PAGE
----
Casserly Corner: How Far We’ve Come [Part 1]
The holidays can put us in a hurry, but here at Lundstrum we like to take a moment during this busy season to look back and reflect on the wonderful year with which we’ve been blessed.
It’s been a year of triumphs. Amy Casserly Ellis recalled a favorite moment when longtime Lundstrum student Herbert Johnson III received a McKnight Fellowship for Dance.
Amy still remembers when she met Herbert as a youth. “The Visitation Sisters introduced us, because they saw in him an aptitude for dance,” she recalled. The studio was still being renovated at the time, so Herbert auditioned on a cement floor. He and Lundstrum have both come a long way since.
“To think that [Herbert's] first exposure to dance was here at Lundstrum, I just feel so much pride and joy.”
-Amy Casserly Ellis
“To think that his first exposure to dance was here at Lundstrum,” Amy said beaming, “I just feel so much pride and joy.”
Herbert isn’t the only student who’s flourished. The summer musicals Lundstrum produces are always a whirlwind of high energy and new challenges, which is why they’re Kerry Casserly Carter’s favorite memory from 2017.
“I was amazed at the hundreds of kids, and a lot of new kids, that showed up,” she said, "Each new student offers so much potential. They helped make Mary Poppins a smash hit!"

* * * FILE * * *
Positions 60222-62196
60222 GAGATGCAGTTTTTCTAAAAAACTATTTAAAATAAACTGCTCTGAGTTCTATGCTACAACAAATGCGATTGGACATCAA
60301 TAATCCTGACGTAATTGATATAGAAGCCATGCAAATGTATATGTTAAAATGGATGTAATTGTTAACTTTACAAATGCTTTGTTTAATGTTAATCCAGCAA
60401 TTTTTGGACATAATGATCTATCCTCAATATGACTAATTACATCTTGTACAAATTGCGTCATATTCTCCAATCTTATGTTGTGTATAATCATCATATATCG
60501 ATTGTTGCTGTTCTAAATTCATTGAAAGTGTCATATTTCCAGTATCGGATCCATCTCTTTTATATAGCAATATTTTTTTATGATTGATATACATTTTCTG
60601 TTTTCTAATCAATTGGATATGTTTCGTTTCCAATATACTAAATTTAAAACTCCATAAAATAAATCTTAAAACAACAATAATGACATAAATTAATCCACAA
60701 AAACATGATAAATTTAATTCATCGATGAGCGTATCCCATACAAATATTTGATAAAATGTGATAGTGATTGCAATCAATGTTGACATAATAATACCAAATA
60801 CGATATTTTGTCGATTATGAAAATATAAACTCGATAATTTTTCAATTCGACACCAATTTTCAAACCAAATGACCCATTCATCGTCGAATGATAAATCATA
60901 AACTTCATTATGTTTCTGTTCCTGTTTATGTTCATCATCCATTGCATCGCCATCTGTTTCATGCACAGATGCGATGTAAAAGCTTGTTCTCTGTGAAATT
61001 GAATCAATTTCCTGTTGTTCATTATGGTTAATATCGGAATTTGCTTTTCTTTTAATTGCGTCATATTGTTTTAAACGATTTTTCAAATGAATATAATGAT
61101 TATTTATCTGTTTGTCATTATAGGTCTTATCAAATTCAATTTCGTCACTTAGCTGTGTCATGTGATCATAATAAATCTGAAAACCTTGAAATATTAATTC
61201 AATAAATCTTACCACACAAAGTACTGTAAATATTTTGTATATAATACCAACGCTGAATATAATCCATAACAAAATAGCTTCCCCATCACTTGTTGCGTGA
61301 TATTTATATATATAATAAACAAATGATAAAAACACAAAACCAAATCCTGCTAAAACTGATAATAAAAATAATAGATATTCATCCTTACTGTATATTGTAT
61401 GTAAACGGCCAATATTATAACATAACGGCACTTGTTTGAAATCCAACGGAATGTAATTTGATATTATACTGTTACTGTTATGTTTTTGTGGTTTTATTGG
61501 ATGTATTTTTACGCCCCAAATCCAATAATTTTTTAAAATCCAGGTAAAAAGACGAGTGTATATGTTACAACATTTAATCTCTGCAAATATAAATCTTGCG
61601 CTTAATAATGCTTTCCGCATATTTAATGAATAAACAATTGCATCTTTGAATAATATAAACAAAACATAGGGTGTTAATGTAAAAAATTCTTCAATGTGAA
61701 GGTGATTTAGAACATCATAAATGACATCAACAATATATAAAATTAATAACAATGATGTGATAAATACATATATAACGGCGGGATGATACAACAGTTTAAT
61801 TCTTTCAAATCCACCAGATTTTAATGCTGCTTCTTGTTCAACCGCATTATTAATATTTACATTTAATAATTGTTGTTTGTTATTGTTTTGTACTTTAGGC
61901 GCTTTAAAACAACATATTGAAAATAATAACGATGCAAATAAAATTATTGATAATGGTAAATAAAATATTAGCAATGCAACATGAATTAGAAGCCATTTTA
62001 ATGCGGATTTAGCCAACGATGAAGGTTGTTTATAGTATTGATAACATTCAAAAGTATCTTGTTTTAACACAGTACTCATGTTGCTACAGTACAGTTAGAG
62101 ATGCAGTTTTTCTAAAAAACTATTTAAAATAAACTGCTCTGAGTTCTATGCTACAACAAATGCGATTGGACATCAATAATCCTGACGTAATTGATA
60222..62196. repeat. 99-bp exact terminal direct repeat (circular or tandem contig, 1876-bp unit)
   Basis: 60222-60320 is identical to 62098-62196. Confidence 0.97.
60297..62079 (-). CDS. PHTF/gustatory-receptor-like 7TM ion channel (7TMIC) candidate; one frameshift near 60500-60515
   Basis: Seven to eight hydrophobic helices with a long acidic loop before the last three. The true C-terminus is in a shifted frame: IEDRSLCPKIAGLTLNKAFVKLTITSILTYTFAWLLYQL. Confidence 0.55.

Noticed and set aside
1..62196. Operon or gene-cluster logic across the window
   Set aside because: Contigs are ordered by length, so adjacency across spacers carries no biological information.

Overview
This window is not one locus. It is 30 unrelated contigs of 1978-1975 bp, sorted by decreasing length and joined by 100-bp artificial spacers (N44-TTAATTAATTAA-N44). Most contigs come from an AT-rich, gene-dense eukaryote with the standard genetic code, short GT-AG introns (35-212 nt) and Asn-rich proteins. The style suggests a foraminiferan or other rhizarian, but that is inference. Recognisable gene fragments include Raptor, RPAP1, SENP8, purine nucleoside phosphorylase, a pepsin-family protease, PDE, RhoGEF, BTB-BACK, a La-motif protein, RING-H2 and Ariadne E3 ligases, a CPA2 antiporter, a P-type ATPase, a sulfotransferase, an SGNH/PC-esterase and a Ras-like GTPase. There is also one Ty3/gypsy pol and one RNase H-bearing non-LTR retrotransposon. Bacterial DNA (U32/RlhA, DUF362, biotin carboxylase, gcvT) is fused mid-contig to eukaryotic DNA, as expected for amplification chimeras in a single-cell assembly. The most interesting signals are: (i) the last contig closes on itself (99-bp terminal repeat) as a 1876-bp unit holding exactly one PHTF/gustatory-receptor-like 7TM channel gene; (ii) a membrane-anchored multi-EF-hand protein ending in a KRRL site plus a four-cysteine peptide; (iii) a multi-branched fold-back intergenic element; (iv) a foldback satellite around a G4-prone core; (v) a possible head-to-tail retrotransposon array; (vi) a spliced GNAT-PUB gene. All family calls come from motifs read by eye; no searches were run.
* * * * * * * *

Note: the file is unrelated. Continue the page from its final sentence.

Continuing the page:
Kerry was also glad to see returning Lundstrum students Brady German and Audrey Buzza, who were cast as Burt and Mary. This summer, Brady and Audrey grew into leaders both on- and off-stage, when they interacted with the younger students. Kerry is proud of her students: both the performers they become, and the people they grow into.
It makes her excited for the January announcement of the 2018 summer musicals.
"Each new student offers so much potential."
-Kerry Casserly Carter
Susan Casserly-Kosel enjoyed working with her vocal students. “Watching each student progress is my favorite thing,” Sue cheerfully reflected, “watching the students grasp and implement those techniques that help them so much.”
Singing is tough work, but Sue’s glad to see her students rise to the occasion. “I get to know the students quite well and it’s really fun to see frustration…frustration… lightbulb! That’s really gratifying for me.”
Watching students develop over time is part of the magic of Lundstrum, whether it’s in private lessons or as part of an ensemble.
"It’s really fun to see frustration…frustration… lightbulb!"
The ensemble work of her Broadway Arts Conservatory has been Jane McMonagle Casserly’s favorite part of the last year. From week-one to week-twelve, Jane said her student’s dedication to improving was awe-inspiring.
“My most exciting moment would have to be watching the transformation, and all of the skills they learned,” Jane smiled. Their final performance at the fall showcase was the perfect finish to her year.
Looking back on the year shows us how much we’ve all grown, and it makes us excited for the year ahead. Who knows how much further we’ll go? We hope you’ll grow with us.